GAINESVILLE, Fla. Trainers have used it for decades to help athletes build muscle. Late-night TV commercials hawk it as an effortless flab buster.
But a University of Florida engineering researcher says electrical stimulation a simple, decades-old technique to prompt muscles to contract can be combined with sophisticated computer learning technology to help people regain more precise, more life-like control of paralyzed limbs.
Although his research is still exploring the fundamentals, his progress so far suggests computer-adapted electrical stimulation could one day help the estimated 700,000 Americans who suffer from strokes and the 11,000 who suffer from cord injuries annually.
"It's an adaptive scheme to do electrical stimulation more efficiently, with less fatigue and more accuracy," said Warren Dixon, an associate professor of mechanical and aerospace engineering, explaining that existing techniques do little more than apply a set current to a designated muscle.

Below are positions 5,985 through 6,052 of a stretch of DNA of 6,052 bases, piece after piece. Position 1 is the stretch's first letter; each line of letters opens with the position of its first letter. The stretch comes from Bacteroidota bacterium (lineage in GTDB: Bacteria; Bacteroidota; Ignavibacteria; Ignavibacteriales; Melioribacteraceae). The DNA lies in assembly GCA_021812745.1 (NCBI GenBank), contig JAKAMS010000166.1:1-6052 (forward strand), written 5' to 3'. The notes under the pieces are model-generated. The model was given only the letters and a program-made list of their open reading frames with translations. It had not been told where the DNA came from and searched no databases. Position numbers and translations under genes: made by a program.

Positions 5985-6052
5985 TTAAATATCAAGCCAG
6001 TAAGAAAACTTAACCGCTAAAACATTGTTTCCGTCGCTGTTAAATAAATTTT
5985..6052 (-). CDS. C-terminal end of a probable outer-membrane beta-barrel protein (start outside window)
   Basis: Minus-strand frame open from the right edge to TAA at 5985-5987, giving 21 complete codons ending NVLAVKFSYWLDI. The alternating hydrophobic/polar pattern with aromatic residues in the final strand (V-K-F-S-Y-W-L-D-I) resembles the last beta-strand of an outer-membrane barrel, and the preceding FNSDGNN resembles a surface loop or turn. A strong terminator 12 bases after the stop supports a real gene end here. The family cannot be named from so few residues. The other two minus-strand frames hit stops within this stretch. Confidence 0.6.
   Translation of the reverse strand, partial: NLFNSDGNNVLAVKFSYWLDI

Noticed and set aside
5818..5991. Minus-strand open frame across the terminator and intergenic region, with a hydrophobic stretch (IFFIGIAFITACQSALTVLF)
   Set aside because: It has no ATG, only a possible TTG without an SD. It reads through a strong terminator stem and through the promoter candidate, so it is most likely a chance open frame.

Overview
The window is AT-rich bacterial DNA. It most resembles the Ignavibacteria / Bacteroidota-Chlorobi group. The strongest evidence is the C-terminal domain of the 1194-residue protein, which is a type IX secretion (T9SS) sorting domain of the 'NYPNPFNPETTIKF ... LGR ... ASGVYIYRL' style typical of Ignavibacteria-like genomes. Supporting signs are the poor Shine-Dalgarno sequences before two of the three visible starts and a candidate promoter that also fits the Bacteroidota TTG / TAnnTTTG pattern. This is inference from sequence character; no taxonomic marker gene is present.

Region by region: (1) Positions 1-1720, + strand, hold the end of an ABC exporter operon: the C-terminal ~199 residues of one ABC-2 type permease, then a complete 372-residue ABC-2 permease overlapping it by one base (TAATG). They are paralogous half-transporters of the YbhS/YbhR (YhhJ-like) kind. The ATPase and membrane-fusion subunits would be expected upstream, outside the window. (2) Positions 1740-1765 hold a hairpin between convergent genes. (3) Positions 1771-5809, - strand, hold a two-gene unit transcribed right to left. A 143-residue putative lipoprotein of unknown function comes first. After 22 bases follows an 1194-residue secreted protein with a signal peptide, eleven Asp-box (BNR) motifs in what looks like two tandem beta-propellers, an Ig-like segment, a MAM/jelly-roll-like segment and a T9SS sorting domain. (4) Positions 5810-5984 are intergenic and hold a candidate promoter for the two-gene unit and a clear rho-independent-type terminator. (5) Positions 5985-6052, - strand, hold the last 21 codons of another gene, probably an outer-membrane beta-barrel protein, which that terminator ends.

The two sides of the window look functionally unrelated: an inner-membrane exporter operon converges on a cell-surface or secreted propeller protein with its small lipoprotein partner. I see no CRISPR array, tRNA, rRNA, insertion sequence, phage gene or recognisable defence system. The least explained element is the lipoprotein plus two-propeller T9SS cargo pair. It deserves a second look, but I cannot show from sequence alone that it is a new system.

Stroke victims may be among the first to benefit. Dixon said stroke sufferers who work at regaining the ability to walk often unconsciously drag their toes, causing them to stumble. He said his goal is to develop techniques for a wearable, pacemaker-sized device. The device would deliver just the right stimulation to the calf at just the right moment in a person's gait, lifting the toe just enough to avoid a stumble and walk naturally.
The device would adapt to individuals, adjusting itself to weight, activity and diet, he said. It might even act as a kind of robotic therapist to the patient, guiding him or her in the proper action while very slowly backing off its own electrical input.
Dixon, who has published several papers on his research since receiving a prestigious National Science Foundation Faculty Early Development Career Development Program award in 2006, recently authored a paper accepted in the IEEE Transactions on Neural System
|Contact: Warren Dixon|
University of Florida